All these choices, like others, should be integrated with both your personal external needs and your internal ideals for the best possible results. An experienced herbalist can help you decide which system is right for you. Please be aware that herbs are foods. And like any other food, herbs should be taken in moderation. Always follow the manufacturer's directions for use.
In Chinese medicine herbs are associated with the major organs of the body. For example - certain herbs are used to heal lung ailments and the meridians associated with the lungs. The practioner will always provide the patient with 2 herbs. One is called the guiding herb that gets the healing herb to the right spot. The second herb is the healing herb. Much of this is intuitive - as the body will crave the food, tastes, or herbs that it needs.
In plant spirit medicine the practioner not only administers the healing herb but he has a relationship with the Spirit of the healing plant. He can actually communicate with the spirit of a powerful healing plant to heal the patient. This can be done as a remote healing - with patient and practioner in two different parts of the country. In this case the spirit goes to the patient. According to author and shaman, Eliot Cowan - Plant Spirit Medicine -
"Some people find it difficult to accept the concept of plants communicating with earthlings. Such plant communication can be in the form of a plant speaking directly to an individual, or quite often, an individual seeing a plant spirit. For many, such an occurrence would be outside their boundary of reality. He takes the leaves of a plant to make a tea, and then with different forms of meditation, communicates with the plant to produce a healing for the patient. This is accomplished regardless of whether the disease is physical, mental or both. In my opinion, this in itself would certainly be worth writing about.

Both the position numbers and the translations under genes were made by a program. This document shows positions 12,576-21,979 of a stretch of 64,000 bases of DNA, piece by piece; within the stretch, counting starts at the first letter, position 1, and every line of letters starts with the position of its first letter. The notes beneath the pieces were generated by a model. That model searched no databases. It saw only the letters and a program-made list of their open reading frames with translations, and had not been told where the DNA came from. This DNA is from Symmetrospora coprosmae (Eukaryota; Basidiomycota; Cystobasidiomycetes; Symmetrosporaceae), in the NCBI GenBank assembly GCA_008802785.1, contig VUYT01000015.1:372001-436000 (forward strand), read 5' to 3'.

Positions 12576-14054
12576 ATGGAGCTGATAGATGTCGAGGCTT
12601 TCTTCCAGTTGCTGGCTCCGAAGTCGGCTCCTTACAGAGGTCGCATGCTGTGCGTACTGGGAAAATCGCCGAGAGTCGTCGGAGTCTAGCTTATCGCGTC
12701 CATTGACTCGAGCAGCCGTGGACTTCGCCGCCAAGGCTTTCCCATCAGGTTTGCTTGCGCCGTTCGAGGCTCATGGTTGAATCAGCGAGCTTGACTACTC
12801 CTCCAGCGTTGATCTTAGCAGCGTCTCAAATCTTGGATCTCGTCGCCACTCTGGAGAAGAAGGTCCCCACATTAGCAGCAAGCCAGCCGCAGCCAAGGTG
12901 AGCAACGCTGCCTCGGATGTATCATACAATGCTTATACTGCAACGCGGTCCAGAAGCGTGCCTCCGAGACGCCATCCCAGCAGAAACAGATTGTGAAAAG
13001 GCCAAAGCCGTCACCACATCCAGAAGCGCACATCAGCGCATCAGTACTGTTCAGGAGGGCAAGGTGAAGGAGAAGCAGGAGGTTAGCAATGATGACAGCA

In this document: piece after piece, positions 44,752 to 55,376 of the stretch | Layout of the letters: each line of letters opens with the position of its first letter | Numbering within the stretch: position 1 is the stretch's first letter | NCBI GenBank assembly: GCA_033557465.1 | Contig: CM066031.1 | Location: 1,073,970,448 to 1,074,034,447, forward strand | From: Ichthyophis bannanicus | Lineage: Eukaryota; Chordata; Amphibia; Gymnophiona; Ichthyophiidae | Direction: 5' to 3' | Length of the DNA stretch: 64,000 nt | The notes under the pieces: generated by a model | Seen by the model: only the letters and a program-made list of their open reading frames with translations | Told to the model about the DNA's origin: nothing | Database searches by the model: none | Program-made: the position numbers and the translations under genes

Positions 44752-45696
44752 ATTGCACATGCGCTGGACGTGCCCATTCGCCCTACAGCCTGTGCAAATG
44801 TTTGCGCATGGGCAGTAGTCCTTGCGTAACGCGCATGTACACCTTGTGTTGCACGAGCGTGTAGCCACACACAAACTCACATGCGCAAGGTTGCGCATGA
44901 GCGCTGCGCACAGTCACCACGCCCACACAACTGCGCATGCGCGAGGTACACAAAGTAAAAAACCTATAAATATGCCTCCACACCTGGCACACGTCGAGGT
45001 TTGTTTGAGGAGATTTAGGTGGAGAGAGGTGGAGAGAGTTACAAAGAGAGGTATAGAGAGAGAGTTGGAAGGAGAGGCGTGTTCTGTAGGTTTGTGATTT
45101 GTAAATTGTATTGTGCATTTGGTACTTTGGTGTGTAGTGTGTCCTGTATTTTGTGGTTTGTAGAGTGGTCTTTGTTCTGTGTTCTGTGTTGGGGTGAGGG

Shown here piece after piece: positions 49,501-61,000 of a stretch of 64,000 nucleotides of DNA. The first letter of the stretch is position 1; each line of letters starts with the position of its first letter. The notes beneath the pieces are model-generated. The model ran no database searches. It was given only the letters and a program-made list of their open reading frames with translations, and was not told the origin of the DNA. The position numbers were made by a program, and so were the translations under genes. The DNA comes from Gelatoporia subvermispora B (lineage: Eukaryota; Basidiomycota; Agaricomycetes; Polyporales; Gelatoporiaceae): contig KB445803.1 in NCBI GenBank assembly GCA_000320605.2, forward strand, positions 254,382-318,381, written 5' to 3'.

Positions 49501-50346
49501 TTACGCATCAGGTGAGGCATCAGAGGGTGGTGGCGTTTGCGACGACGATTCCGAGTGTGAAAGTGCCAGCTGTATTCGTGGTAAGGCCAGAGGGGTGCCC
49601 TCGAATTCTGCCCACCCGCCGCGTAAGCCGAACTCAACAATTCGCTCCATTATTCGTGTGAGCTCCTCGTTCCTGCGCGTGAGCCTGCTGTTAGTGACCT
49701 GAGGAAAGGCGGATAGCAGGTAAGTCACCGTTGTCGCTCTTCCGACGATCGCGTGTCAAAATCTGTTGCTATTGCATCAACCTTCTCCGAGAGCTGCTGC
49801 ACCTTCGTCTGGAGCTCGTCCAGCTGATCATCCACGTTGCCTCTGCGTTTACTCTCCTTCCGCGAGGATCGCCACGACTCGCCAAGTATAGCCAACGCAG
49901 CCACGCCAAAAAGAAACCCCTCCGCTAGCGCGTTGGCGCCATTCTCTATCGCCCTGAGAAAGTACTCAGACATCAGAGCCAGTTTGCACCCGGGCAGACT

"After introductions, the healer asks the plant spirit to teach the Shaman how to use this plant. The teaching comes in many forms that may even including a non-verbal transfer of the information. When the transfer is complete, the shaman then returns to a normal state of consciousness and immediately starts to record the entire experience. Next there follows an interpretation of the dream and as is generally true for dreams, the dream may or may not be self explanatory. As the author states, "If I can make that relationship with the spirit of the plant, I don't need the leaf or the root with which to heal.... instead, I ask the messenger (the plant) to bring the spirit of whatever plant that person needs. So instead of having or harvesting dozens of plants that I have to take with me, I just have pills or capsules made out of the messenger plant."
This ability to communicate with a messenger plant is revolutionary. Presently the practice of wildcrafting is drawing more and more criticism because it encourages the over harvesting of medicinal plants. I am personally aware of "over harvesting" as I witness the identical situation occurring with the medicinal plants of ginseng, and especially goldenseal. Under present circumstances, goldenseal is even now at the point of being an endangered species.
This wonderful ability to communicate with a messenger plant, which in turn eliminates the need of harvesting unnecessary plants, puts Eliot Cowan in a special place in the realm of plant spirit healing. This is an arena which even Cowan admits, "we don't control the spirit or even understand it. Humility is the way."